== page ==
If Monday’s Shaliza Hassanali story on the possible fate of the Chaguaramas Convention Centre brought out one single point it would be that in T&T, in 2016, it is possible for a public...
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MP: Criminals are migrating to Central
Criminals from Port-of-Spain and other urban areas come to certain areas in Orange Field, Chase Village, Chaguanas, where they resettle for a period and contribute to gang activity in the district, says Couva North MP Ramona Ramdial. “All the gangs in the country are interconnected. Their networking on the ground is very strong,” she said. Ramdial was responding to questions from the T&T Guardian about yesterday’s shootout in an area of the Orange Field Road, called “The Wall”.
Ramdial identified other crime areas in her constituency like Wyabi, Waterloo and Brickfield. “I am aware of gang activity in Couva North,” she said. She said she worked closely with Central Division head, Senior Supt Johnnie Abraham, in fighting crime in the area. “Between 2012 and 2013 we formed a team, spearheaded by Abraham, and established a series of community police groups throughout Couva North.”
Ramdial said she had also spoken to National Security Minister Gary Griffith about the high crime rate in her constituency as well as acting Commissioner of Police Stephen Williams. The T&T Guardian visited the scene of the shootout yesterday and found a ray of hope amidst the reports of violence, teen pregnancies and drug addiction. A stone’s throw from “The Wall”, at the corner of Mungal Street, another notorious drugs area, stood the Life Hope Centre.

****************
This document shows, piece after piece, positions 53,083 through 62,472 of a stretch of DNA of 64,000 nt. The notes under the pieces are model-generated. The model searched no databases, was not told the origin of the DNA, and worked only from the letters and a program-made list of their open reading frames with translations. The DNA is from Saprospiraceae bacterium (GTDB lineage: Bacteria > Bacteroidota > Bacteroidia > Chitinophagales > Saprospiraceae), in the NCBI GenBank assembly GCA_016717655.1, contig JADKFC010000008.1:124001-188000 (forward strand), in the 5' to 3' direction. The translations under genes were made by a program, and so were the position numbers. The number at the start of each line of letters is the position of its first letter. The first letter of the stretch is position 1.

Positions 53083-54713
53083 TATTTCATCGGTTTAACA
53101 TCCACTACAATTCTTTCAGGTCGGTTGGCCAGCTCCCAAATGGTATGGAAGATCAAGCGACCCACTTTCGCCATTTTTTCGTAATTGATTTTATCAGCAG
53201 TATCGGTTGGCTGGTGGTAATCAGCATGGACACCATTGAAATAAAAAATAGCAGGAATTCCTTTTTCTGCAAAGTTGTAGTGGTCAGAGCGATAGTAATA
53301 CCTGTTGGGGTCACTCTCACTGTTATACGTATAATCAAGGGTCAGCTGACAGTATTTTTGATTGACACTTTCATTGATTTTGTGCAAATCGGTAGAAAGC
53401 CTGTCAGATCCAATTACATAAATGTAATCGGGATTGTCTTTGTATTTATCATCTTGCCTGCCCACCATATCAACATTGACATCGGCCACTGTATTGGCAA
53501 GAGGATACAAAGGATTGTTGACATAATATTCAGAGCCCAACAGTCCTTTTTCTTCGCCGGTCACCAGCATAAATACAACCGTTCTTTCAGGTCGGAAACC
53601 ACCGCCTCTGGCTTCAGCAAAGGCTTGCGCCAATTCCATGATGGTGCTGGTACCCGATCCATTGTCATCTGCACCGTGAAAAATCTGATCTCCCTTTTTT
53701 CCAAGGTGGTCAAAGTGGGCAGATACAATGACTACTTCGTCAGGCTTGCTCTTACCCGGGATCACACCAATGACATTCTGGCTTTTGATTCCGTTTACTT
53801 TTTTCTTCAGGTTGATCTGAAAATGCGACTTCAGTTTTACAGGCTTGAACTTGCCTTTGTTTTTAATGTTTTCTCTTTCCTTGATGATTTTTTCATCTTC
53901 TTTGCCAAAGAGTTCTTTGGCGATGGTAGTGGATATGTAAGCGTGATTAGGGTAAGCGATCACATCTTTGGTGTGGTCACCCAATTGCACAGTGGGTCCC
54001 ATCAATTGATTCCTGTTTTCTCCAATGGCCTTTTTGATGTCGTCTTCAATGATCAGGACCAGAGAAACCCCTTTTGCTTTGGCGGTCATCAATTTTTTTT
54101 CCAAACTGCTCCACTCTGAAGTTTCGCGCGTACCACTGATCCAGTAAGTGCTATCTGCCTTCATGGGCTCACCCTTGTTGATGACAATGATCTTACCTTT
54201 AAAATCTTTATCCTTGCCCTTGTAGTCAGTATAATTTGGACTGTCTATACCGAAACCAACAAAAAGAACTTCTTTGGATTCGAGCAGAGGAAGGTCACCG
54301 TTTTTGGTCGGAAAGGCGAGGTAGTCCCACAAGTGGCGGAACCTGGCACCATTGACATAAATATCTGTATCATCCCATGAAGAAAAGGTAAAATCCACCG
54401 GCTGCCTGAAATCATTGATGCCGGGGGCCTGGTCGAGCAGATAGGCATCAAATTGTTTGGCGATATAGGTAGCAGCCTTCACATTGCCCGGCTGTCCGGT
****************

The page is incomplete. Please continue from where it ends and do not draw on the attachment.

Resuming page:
Office manager Gweneth Stuart and Seventh-Day Adventist pastor Cliff Shameerudeen were busy at work. About 20 young children visit the centre every afternoon from Monday to Thursday for help with their homework. “We are trying to work with them at a tender age. We teach them about honesty, respecting other people’s property and bullying,” Stuart said. Young people and parents, from 16 to 60, are also given free computer literacy courses to help them get better jobs, she added.
Shameerudeen said he knew of two schoolgirls who were pregnant and said young people came to the centre daily asking for counselling. “We are making a difference. We are now beginning to reach those more at risk,” Stuart said. The centre, set up in the area a year ago, is beginning to be a familiar and trusted place. The centre has hosted a child protection workshop in Brickfield and parenting and self-esteem sessions for children at the office.